Saturday, November 23, 2013

I Am The Uncle You Never Had

"Finally, brothers and sisters, whatever is true, whatever is noble, whatever is right, whatever is pure, whatever is lovely, whatever is admirable - if anything is excellent or praiseworthy - think about such things." - Philippians 4:8

I get a fair number of people asking me what I think about certain things.

One thing I have found out is that the first defense people use is to blame their problems on innocent people. It's the most infantile thing people do, and one of the most dangerous things in the world. M. Scott Peck called this scapegoating "the genesis of human evil."

Another thing I have learned is that dumb people don't learn from their own mistakes, smarter people learn from their own, and the smartest learn from others, i.e., history.

I also know that you have to have some sort of meaning or purpose in your life. The Greeks understood this, which is why they pointed out you achieve eudaimonia (flourishing, well-being) through arete (excellence). That's what I mean about paying attention to history and what it tells you.

Here's an example: I know a man who knows everything there is to know about Volkswagens. In the area I used to live there were a lot of those old VW Bugs, and he would build one from the ground up. He never took any classes; he taught himself. Yet people with VW problems always went to him.

He's made enough money to buy some land outside town, and built a small house.

He works for himself, he likes what he does, and he's good at it. That's what I mean about well-being coming from being good at something. You have to have this. If you don't achieve this you won't have much of a life.

I've posted this before, but it illustrates something very important:

Walter White's problem was Hubris. He had no Prudence (choosing the right path out of many).

Prudence is one of the Four Cardinal Virtues, which some think are obsolete. Not even close. In order to achieve well-being you have to have Prudence (to choose the right path). You have to have Self-Control, which means discipline (like taking the time to learn how to build a car from the ground up, or learning how to do programming). It's the opposite of being impulsive, which leads to catastrophes including prison and death.

You have to have Courage, which means confidence and perseverance, or believing in yourself. And you have to have Justice, which means each his due.

It's better to work for yourself these days, if you can. I was stuck years ago by something the father told the son in Laura Ingall Wilder's Farmer Boy: if you work for someone else, you will be a wage-slave and you will never be your own man.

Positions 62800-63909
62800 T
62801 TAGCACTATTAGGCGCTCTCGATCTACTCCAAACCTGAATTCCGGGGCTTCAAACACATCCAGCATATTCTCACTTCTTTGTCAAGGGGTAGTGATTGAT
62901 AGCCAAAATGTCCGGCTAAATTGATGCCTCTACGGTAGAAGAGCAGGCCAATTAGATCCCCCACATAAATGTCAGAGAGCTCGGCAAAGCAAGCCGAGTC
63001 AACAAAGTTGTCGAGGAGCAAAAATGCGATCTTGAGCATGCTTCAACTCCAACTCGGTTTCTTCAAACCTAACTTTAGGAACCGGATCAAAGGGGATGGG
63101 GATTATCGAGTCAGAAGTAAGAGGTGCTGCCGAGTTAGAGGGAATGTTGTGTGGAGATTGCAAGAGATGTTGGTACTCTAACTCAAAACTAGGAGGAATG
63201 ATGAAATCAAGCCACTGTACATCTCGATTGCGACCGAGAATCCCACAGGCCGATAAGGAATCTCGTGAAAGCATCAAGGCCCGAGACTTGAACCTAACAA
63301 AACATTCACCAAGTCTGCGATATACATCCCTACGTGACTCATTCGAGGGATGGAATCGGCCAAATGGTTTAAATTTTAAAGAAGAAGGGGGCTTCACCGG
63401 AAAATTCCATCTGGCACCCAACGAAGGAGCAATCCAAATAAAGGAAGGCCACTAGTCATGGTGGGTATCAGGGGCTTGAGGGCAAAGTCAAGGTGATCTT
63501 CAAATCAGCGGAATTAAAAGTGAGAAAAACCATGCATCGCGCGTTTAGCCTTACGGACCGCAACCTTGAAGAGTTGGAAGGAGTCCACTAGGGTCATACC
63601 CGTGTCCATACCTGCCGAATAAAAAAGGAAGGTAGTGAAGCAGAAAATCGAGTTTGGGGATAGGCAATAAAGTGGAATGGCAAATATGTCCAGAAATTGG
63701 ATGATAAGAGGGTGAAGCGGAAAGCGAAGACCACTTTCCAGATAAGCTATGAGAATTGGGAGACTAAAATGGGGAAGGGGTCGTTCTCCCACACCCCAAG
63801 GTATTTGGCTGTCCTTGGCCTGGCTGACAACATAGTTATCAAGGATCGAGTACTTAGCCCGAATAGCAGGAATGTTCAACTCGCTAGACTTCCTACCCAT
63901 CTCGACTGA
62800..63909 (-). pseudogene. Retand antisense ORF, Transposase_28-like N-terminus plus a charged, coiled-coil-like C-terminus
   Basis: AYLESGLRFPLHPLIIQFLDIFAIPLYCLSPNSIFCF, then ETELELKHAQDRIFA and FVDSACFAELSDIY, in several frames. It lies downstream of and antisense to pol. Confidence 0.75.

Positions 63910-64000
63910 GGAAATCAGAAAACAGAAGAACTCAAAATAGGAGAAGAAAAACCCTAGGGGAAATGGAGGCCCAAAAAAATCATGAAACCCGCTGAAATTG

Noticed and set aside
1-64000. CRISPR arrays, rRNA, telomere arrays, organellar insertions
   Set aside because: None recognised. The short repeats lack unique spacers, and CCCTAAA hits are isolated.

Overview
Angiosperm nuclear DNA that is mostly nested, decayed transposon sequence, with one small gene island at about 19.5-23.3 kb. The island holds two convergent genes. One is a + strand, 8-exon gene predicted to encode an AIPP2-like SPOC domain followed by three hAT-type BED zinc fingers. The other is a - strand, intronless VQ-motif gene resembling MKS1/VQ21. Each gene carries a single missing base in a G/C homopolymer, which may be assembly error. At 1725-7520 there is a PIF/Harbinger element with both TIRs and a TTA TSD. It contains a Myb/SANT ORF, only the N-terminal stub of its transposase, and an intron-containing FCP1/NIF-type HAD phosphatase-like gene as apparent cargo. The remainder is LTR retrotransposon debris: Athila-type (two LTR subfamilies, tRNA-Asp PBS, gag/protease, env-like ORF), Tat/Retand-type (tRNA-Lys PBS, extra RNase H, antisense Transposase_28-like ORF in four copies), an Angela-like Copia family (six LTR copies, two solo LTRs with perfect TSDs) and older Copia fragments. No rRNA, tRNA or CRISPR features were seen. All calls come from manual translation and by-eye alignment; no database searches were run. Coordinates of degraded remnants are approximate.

And that's what it's about: being your own man. Having control and power over your own life. (Incidentally, "virtue" really means "the powers of man.")

At best, what you do should feel like play. "Play" doesn't necessarily mean "fun." Play can be a serious thing.

The above is not hard to memorize. The Four Cardinal Virtues, and arete to achieve eudaimonia. All of them are interrelated and none are separate from the others.

Now...women. You are the leader and she is the follower. The Bible has some really good, practical advice about this.

I remember when I was in my early 20's I told my girlfriend: "I am the one who ultimately makes the decisions. I will listen to what you have to say, and you might be able to change my mind, but in the long run I'll decide what gets done."

She said nothing, which is an illustration of the old saying, "Silence is acquiescence." And she did accept it.

There is a saying today, "Never listen to what a woman says, only what she does." That applies to men, too. It applies to everyone, and to use a saying from the Bible: "You will know them by their fruits."

You'd better have a sense of humor. There is a lot of silly terms in the Manosphere, and a lot of very bad and indeed dangerous advice, but one that makes sense is "amused mastery." That's a good concept, a very good one.

To me that means being cocky/funny, which is my case is a talent I was born with. (I once had a woman tell, "You are an arrogant asshole," but she stayed with me for a long time. She also told a friend of mine, "He really is quite charming and witty.")

Don't argue with women; lots of them like the drama. I've walked out the door and never told them where I was going. Their attitude is different when you return.

She'd better have some respect, gratitude and appreciation for you. Without that...the relationship won't work. She'd better understand that men created everything in the world, women didn't, and that women are 100% dependent on men.

The biggest red flag that things are headed downhill is when she starts showing contempt for you.

That's why you lead and she follows. And ultimately, that's what most - in fact, almost all - women want.

"When a wife develops a healthy sense of gratitude for everything her husband does for her, she is elevating him in her eyes." - Donal Graeme

"Fix your own ungrateful heart." - Sunshine Mary

1 comment:

Kevin T said...

I have long thought that the quintessential "American character" died when industrialization made it easier to work for somebody else than carve one's own living out of the world. I used to think that this was an early consequence of progressivism, but I had it backwards; progressivism really found traction when men traded independence and self-reliance for mere employment. For what is progressivism, after all, if not the idea that society owes you a living?